I’m self-taught as a photographer and surf photography was my driving force. I bought myself a camera and underwater housing envisioning I would be able to make awesome pictures of surfers and sell them to them … but I quickly learned most surfers don’t have much money! And if they do they spend it on surfboards – not photos of themselves.
I kept at it because regardless of money, I found I loved doing it and was getting a good response to my images. I've always enjoyed the underwater world - I can snorkel for hours. I started really taking note of how amazing things look underwater with rays of light coming in and bubbles and how magical humans floating around can look in the ocean. I wanted to try to show this through my lens so I started working on my underwater photography techniques for capturing this world and showing it to the viewer.
Apart from underwater photography, I also shoot surfing swimwear and portraiture. I am most interested in having people in my images. I find it most rewarding to shoot people in the ocean , its' so easy to capture real emotion, be it joy, wonder, fear or love. I’ve seen it all in the water.
Which parts of the ocean do you shoot in?
I’m based in Manly so my regular place to shoot is around Shelly Beach. Generally speaking, divers and underwater photographers will look for the clearest water and the whitest sand in a location (the sand being a large reflector). But I actually like places with much darker tones through the water. I think it brings out a better look that is typical of my photography now. And Shelly beach is perfect for this.
Did you shoot your finalist series on one day or over a longer period?
It’s from a couple of different shoots, but along the same theme - women underwater. The ones where there are four girls were shot with models (from IMG models) and I worked on this concept with Emma Kalfus (from Side-note magazine) on this series. For others I have shot surfing/yogi friends who are comfortable in the open ocean.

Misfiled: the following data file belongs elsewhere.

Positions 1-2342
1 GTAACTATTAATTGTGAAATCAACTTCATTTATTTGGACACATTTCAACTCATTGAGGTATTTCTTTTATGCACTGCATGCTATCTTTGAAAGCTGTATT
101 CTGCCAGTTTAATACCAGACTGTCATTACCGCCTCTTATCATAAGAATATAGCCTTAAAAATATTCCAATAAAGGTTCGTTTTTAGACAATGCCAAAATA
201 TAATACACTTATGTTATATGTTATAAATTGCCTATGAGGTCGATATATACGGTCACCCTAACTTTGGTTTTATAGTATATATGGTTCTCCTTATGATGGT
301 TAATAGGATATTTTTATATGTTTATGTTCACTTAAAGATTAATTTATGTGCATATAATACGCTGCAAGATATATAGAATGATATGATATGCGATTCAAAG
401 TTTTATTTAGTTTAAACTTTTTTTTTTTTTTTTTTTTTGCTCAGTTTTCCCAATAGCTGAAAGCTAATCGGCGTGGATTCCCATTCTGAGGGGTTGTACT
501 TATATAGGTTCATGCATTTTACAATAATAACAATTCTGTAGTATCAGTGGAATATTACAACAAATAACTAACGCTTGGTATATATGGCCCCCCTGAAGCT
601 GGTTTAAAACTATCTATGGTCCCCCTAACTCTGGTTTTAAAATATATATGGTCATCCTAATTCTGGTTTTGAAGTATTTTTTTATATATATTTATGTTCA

Shooting in the ocean is really challenging. Water conditions and weather play a big part on how your shoot will go. Sometimes you find a person's facial expressions don’t work underwater – they scrunch up their face in a I’m-gong-to-drown kind of way. Even people who say they are comfortable in the water can find it hard to not have an “underwater face”. There is definitely a certain skill to be able to hold a relaxed calm expiation whilst underwater. All of the women I shot in these images were complete naturals underwater and I am really thankful to have found them and been able to work with.
Congratulations on winning Runner Up this year! Any ideas how you will spend your prize of $2000 "SUN dollars"?
Probably the thing I’d be most excited about is being able to use the studio space at SUNSTUDIOS. Although I have had some experience shooting in studios - its usually been small scale and as part of a workshop. So I’ve never really had an awesome shoot space to utilise in any way I dream up and I’d definitely love to do that and to add to skills and my portfolio. I know you guys have awesome creative spaces there and it will be a real opportunity to get access that.
What have you found to be the biggest challenges in establishing a career in photography?
The biggest challenge for me is being able to find paying clients. There are so many other amazing photographers out there, and it takes a huge amount of patience, practice and perseverance (and good photos of course) to get your own work to filter through to the people who can become your paying clients. Platforms like this competition are one of the really great ways to do this.
SUNSTUDIOS 2018 Emerging Photographer Award exhibition opens in Melbourne 2 November 2018. RSVP Here.
SUNSTUDIOS Melbourne 95 Buckhurst St. South Melbourne, 3205 6pm - 9pm